Bob Gable, Frankfort resident and longtime Republican leader, said he will support Republican challenger Anne Northup because he doesnt think Gov. Ernie Fletcher can win the general election.
"The events of the past three years have put (Fletcher) in such a deep hole that he cannot climb out," Gable said.
Gable gave the opening remarks at a press conference in the Capitol mezzanine immediately after Northup signed the necessary papers and officially declared her candidacy for governor. Gable is currently a member of the Franklin County Republican Party executive committee and served as chairman of the state Republican Party for seven years.
"For much of my life I have worked on the front lines of the Republican Party," Gable said.
After the press conference, Gable showed reporters an envelope that he said contained $2,000, which he planned to donate to Northups campaign. Gable and his wife can each give a maximum of $1,000 to a candidate during the primary. He plans to play a supporting role in Northups campaign as it progresses, he said.
"If I can find the right person, I hope to be the first donor," Gable said.
Northup served 10 years in the U.S. House of Representatives before she was defeated by Democratic challenger John Yarmuth in November. She said she is running for governor because she wants to provide Kentucky with the leadership to realize its full potential.
"The people of Kentucky deserve an alternative to our current governor," she said.
Her running mate, House Minority Leader Jeff Hoover, R-Jamestown, said he is honored to work with Northup.
"I look forward to the campaign," he said.
Fletcher gave a press conference later in the afternoon to discuss developments in the Bullitt County train wreck and a school bus crash in Grant County. However, reporters bombarded him with questions regarding Northups decision to run for governor. Fletcher said he has always welcomed anyone into the race who wants to run.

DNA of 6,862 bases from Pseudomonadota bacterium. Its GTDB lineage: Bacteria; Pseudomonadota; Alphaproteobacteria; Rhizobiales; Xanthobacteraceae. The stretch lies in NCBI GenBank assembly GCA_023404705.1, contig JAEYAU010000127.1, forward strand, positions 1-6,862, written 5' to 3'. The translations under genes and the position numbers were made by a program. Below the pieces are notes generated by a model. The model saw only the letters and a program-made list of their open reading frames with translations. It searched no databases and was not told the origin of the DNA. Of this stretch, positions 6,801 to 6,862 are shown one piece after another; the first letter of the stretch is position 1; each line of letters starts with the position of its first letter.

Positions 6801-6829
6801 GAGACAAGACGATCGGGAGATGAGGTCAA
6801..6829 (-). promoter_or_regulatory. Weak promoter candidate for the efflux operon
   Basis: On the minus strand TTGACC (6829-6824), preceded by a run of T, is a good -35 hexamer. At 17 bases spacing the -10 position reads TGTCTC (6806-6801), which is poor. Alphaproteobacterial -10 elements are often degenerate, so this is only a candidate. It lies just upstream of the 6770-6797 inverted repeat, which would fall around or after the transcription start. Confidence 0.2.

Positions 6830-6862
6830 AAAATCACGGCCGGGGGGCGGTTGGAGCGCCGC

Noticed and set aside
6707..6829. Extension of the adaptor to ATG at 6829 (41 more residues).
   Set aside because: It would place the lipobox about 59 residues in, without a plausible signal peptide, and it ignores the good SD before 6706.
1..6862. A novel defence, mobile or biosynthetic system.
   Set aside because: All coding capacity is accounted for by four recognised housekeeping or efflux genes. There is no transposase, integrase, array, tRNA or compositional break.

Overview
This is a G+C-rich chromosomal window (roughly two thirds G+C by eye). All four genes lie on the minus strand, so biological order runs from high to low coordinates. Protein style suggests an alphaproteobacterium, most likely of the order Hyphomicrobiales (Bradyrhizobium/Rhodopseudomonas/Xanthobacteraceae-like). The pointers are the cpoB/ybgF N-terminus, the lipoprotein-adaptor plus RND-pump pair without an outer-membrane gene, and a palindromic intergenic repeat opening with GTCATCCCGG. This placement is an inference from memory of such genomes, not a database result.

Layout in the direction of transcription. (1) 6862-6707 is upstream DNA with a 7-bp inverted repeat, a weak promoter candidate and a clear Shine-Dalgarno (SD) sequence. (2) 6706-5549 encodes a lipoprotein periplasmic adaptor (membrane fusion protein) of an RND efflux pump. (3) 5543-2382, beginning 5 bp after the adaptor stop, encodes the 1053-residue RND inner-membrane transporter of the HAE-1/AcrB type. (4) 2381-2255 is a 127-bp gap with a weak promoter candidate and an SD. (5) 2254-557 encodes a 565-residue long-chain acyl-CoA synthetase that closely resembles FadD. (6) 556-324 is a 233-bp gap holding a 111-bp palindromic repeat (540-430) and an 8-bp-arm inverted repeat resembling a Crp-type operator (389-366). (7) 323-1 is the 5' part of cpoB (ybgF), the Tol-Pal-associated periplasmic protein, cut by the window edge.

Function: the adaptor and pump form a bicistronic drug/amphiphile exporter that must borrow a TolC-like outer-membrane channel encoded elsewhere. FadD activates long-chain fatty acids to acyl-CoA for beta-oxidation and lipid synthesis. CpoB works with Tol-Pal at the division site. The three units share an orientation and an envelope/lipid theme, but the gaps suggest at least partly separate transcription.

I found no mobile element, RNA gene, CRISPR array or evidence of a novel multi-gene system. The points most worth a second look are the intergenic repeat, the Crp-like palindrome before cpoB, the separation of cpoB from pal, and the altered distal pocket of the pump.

He also said a lively primary would show that the Republican Party is maturing. Finally, Fletcher said he plans to run a vigorous campaign and focus on presenting his achievements to the public.
"Weve turned deficits into a surplus and created jobs," he said.
Paducah businessman and one-time Fletcher ally Billy Harper has also filed papers seeking the Republican nomination. In a press release, he said Northups announcement shows politicians still dont understand that citizens want a substantial change in leadership.
"Im the only candidate talking about the need to take money out of pork and put it into schools and tax cuts," Harper said. "Kentucky can do better."
Frankfort lawyer Larry Forgy defended Fletcher and denounced Northup. At the same time, he welcomed Northups challenge and said defeating her will give Fletcher momentum when he enters the general election.
"Without a significant opponent, Fletcher comes out flat-footed in the general election," Forgy said. "In my judgment, this elevates him, although it might force him to spend some money in the primary."
He also attacked Northup, saying she has little appeal outside of Louisville, and is running a one-dimensional campaign.
"She is better known in Clark County, Indiana, than she is in Clark County, Kentucky," Forgy said.
Assistant Professor Joe Gershtenson, director of the Center for Kentucky History and Politics at Eastern Kentucky University, said Northups announcement has created a historic situation. He said serious opposition in Republican primaries is a rarity.
"Especially if there is a female contender, which adds another dimension to the picture," Gershtenson said. "In the historic context, this is a very unique situation."
Because she held onto her congressional seat for a decade in Louisville, which is heavily Democratic, Gershtenson said Northup has proven she will be competitive in the race for governor.
"She presents a real challenge," he said.
On the other hand, Gershtenson said Fletcher is not out of the fight because he has raised more than $1.6 million so far. Fletcher also recently hired an experienced campaign manager.
"Its dangerous to say the governor should be written off," Gershtenson said. "Thats not the case at all. Were looking at an honest-to-goodness battle."